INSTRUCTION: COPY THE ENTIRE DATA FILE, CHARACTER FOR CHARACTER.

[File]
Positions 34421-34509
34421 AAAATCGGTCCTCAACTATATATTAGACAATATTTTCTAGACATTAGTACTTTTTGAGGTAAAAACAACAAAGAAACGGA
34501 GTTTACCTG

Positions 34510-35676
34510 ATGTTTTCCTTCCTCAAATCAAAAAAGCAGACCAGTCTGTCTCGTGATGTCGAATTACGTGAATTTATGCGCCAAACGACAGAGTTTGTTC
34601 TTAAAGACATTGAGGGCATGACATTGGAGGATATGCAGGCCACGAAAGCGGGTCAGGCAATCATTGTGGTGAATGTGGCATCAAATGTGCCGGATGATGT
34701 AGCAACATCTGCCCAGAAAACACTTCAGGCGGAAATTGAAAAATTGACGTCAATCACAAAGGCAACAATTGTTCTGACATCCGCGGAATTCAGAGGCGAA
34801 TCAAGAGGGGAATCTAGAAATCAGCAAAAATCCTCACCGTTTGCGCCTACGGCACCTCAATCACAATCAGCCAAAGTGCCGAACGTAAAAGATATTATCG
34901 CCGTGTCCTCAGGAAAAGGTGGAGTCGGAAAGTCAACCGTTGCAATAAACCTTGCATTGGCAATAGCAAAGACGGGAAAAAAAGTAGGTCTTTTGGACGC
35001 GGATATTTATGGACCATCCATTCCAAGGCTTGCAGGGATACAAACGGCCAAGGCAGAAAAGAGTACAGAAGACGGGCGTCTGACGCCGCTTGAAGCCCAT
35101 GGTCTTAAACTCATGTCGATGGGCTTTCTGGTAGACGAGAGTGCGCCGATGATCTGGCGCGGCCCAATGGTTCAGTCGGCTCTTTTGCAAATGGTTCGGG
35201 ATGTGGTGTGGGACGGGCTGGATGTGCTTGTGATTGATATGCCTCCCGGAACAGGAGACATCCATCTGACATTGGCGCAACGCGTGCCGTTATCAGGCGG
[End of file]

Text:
Positions 34421-34509
34421 AAAATCGGTCCTCAACTATATATTAGACAATATTTTCTAGACATTAGTACTTTTTGAGGTAAAAACAACAAAGAAACGGA
34501 GTTTACCTG

Positions 34510-35676
34510 ATGTTTTCCTTCCTCAAATCAAAAAAGCAGACCAGTCTGTCTCGTGATGTCGAATTACGTGAATTTATGCGCCAAACGACAGAGTTTGTTC
34601 TTAAAGACATTGAGGGCATGACATTGGAGGATATGCAGGCCACGAAAGCGGGTCAGGCAATCATTGTGGTGAATGTGGCATCAAATGTGCCGGATGATGT
34701 AGCAACATCTGCCCAGAAAACACTTCAGGCGGAAATTGAAAAATTGACGTCAATCACAAAGGCAACAATTGTTCTGACATCCGCGGAATTCAGAGGCGAA
34801 TCAAGAGGGGAATCTAGAAATCAGCAAAAATCCTCACCGTTTGCGCCTACGGCACCTCAATCACAATCAGCCAAAGTGCCGAACGTAAAAGATATTATCG
34901 CCGTGTCCTCAGGAAAAGGTGGAGTCGGAAAGTCAACCGTTGCAATAAACCTTGCATTGGCAATAGCAAAGACGGGAAAAAAAGTAGGTCTTTTGGACGC
35001 GGATATTTATGGACCATCCATTCCAAGGCTTGCAGGGATACAAACGGCCAAGGCAGAAAAGAGTACAGAAGACGGGCGTCTGACGCCGCTTGAAGCCCAT
35101 GGTCTTAAACTCATGTCGATGGGCTTTCTGGTAGACGAGAGTGCGCCGATGATCTGGCGCGGCCCAATGGTTCAGTCGGCTCTTTTGCAAATGGTTCGGG
35201 ATGTGGTGTGGGACGGGCTGGATGTGCTTGTGATTGATATGCCTCCCGGAACAGGAGACATCCATCTGACATTGGCGCAACGCGTGCCGTTATCAGGCGG